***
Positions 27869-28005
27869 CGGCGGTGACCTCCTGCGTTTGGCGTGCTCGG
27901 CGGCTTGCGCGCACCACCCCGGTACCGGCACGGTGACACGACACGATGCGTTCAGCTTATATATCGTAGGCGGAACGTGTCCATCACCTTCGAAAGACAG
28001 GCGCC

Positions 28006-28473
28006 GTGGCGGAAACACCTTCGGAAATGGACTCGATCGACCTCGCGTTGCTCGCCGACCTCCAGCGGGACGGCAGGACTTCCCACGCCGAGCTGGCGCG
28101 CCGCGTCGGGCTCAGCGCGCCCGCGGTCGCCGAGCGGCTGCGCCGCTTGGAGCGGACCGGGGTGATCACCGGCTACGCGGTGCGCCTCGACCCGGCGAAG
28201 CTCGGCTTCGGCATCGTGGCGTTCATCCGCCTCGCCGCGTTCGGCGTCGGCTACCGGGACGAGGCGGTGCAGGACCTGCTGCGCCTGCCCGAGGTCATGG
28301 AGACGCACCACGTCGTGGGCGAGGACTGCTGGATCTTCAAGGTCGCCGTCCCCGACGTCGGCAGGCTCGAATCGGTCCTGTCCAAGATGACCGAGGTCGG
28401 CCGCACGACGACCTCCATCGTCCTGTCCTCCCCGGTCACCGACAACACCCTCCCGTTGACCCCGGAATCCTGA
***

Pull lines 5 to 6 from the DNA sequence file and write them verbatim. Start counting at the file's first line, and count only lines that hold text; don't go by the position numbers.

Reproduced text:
Positions 28006-28473
28006 GTGGCGGAAACACCTTCGGAAATGGACTCGATCGACCTCGCGTTGCTCGCCGACCTCCAGCGGGACGGCAGGACTTCCCACGCCGAGCTGGCGCG